By Susan Cunningham
The Star (Malaysia)
27 March 2019
When ride-sharing company Grab agreed to buy Uber’s South-East Asian assets a year ago, it seemed that its hardest and longest fought competition was finally over – at least in its seven markets that weren’t Indonesia.
In its home base of Singapore, Grab especially had a wide open field, having raised US$4.64bil (RM18.9bil) in funding from the likes of SoftBank and DiDi Chuxing.
Its chief competitors were those taxi drivers that didn’t use the Grab app. The hailing apps from well-funded foreigners – German-Brazilian Easy Taxi and Britain’s Hailo and Karhoo – had been driven out by 2016.
Yet instead of surging with an influx of Uber’s former passengers, the number of “Daily Active Users” of the main Grab app in Singapore plunged after Uber withdrew from the city-state in May.
The number of such users fell from almost 171,000 on June 1, 2018 to 135,576 by Dec 1, 2018, according to analytics firm SimilarWeb’s data on Android phone users. That’s a loss of almost 40,000 Daily Active Users over the six-month period. MORE
I should have mentioned in the story: During most of 2018 Android had about 75% of the Singapore smartphone/tablet market. In Indonesia, Android had about 92% of the market.
[Originally published on Forbes.com in 2015]
With the soft launch last month of Priceza websites in Malaysia, Philippines and Singapore, Thailand’s number one shopping price comparison portal now has a presence in five countries with a total of 540 million residents. Priceza Thailand debuted in January 2010 and Priceza Indonesia in May 2013. Next market in 2015: Vietnam. If all grows as planned, the six sites will attract nearly 400 million annual visitors in 2019.
Back in 2009, when three former Chulalongkorn University classmates were dreaming up website ideas, “we were looking for a scalable model. From day one, we knew wanted to be in other countries too,” says Priceza CEO Thanawat (Wai) Malabuppha.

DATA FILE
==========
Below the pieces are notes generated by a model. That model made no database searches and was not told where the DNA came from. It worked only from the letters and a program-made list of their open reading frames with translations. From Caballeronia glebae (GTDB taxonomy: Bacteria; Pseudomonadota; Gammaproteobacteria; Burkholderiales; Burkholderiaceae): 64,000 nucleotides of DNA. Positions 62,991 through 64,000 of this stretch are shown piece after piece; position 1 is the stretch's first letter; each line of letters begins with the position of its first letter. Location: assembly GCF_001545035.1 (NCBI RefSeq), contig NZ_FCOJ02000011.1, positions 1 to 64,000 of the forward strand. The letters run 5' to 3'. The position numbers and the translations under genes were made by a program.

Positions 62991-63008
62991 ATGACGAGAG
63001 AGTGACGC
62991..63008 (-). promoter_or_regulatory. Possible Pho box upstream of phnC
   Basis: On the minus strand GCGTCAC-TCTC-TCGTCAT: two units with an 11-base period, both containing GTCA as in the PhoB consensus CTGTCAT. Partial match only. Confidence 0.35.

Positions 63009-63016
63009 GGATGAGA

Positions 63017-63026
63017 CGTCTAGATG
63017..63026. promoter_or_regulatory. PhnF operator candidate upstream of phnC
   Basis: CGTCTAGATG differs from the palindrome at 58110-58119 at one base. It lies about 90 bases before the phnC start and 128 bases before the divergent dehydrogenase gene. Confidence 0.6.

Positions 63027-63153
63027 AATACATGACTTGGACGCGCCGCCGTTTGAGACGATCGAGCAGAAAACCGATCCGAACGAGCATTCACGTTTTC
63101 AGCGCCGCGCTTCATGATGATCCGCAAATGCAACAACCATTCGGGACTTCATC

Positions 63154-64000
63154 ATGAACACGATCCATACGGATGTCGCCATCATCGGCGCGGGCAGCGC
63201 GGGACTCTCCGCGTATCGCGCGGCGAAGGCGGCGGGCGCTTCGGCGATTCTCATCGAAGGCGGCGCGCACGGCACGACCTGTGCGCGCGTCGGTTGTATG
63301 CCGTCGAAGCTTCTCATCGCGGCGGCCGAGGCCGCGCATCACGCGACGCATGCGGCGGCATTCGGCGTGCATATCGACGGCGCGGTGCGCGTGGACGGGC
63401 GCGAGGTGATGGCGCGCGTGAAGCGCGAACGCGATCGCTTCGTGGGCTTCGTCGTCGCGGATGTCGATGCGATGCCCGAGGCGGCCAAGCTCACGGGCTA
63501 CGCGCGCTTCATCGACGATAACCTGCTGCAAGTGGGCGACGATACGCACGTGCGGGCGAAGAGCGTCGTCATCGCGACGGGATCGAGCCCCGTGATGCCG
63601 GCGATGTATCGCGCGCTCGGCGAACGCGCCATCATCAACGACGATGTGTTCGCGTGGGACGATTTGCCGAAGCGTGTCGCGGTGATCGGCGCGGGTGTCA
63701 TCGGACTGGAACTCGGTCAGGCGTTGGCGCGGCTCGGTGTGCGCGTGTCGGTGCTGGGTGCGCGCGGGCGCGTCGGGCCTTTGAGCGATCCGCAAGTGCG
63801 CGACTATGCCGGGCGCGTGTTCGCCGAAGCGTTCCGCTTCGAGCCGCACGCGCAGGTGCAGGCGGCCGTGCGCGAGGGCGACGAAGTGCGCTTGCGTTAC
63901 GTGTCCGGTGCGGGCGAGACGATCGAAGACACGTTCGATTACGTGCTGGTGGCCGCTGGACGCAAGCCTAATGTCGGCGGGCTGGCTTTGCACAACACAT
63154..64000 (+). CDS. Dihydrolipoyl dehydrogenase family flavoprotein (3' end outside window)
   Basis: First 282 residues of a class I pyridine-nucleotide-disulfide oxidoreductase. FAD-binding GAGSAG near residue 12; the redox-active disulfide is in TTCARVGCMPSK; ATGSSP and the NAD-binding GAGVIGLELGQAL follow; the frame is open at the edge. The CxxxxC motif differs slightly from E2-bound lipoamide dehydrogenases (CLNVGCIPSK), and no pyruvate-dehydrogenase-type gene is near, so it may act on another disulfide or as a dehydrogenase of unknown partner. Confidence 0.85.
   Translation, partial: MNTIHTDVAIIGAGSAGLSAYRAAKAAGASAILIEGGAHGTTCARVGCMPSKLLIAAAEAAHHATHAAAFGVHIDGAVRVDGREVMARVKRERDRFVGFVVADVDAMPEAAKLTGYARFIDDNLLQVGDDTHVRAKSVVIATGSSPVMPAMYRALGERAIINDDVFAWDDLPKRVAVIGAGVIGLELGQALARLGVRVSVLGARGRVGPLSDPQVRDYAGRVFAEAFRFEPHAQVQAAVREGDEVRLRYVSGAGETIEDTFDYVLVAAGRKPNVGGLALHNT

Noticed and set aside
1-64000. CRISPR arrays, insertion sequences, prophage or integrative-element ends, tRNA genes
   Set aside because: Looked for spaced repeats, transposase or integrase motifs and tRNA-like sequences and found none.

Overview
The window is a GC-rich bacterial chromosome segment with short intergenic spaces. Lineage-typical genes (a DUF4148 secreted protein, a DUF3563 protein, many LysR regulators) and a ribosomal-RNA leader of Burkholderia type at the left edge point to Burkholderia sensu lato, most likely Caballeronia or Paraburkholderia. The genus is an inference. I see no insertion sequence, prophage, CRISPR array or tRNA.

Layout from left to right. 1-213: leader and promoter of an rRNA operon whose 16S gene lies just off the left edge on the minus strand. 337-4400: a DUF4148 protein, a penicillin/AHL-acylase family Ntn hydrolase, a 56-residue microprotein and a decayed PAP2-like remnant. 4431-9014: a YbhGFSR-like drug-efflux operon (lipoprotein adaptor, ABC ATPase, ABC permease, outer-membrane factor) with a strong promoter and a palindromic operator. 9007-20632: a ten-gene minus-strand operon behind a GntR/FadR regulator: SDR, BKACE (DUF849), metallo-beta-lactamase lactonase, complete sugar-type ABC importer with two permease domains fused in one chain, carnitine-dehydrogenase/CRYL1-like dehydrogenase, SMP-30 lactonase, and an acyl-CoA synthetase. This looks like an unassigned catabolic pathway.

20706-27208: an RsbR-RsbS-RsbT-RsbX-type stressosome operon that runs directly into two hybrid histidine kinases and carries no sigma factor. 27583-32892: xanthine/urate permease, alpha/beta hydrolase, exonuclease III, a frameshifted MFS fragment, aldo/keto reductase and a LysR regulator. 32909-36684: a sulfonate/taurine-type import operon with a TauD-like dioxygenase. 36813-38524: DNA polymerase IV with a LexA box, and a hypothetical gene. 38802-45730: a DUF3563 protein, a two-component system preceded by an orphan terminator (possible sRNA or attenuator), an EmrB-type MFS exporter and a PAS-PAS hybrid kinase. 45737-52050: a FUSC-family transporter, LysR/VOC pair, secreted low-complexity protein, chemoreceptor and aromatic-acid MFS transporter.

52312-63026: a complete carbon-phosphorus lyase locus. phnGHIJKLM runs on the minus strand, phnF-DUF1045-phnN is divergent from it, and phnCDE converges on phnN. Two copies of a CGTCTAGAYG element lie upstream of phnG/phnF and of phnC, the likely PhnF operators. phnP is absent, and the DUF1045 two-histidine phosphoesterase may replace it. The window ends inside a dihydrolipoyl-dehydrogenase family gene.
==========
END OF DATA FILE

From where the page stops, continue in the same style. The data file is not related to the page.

It’s complicated, though. The competitive landscape in each country is different. That isn’t just a reflection of per capita income and internet penetration but also of payment systems and the sheer number of e-commerce websites. MORE
By Susan Cunningham
This story appears in the March 2018 issue of Forbes Asia as “Up for Grabs”
When Grab closed a $2.5 billion fundraising round in January, the valuation of the ride-hailing company not only rose north of $6 billion, according to Pitchbook. It also lifted cofounder Anthony Tan onto the list of Malaysia’s 50 richest. He debuts with an estimated net worth of $300 million. Led by SoftBank and Didi Chuxing, the investment was Southeast Asia’s biggest single venture-capital fundraising round ever. Other investors include Hyundai Motor and Toyota Tsusho.
Tan, 36, the startup’s chief executive, could have enjoyed a cushy ride with his family’s auto-sales business, run by his father, Tan Heng Chew, and two uncles. (Heng Chew and his brothers made the list the last five years before falling off this year.) But six years ago he teamed up with a Harvard Business School classmate, Tan Hooi Ling (no relation), to launch a taxi-hailing application in their home city of Kuala Lumpur. They first called it MyTeksi.
Myanmar and Cambodia
With eight investment rounds under its belt, Grab has branched out into services for private cars, motorcycle taxis, carpooling and goods delivery while making an ever increasing investment in mobile-software research and development. It offers transportation services in 168 cities in eight Southeast Asian countries, having added Cambodia and Myanmar in 2017. Continue reading
(Originally published December 31, 2013)
By Susan Cunningham
Beginning with fashion site Zalora in the Philippines in late 2011, Germany’s Rocket Internet has been hatching dozens of copycat e-commerce sites in Southeast Asia and the general vicinity–and quickly shutting down some of them. It’s invested at least $200 million already in Indonesia, Malaysia, Philippines, Singapore, Thailand and Vietnam–perhaps more like $500 million if Rocket startups are spending tens of millions of marketing dollars in each country as rumored.
In the coming year, we’ll probably see some of that money expended on the intense city contests for taxi-booking apps and restaurant delivery services. I also think that, as new fashion sites pop up or existing ones become more visible, Zalora will have to come up with a better selection of women’s clothing. MORE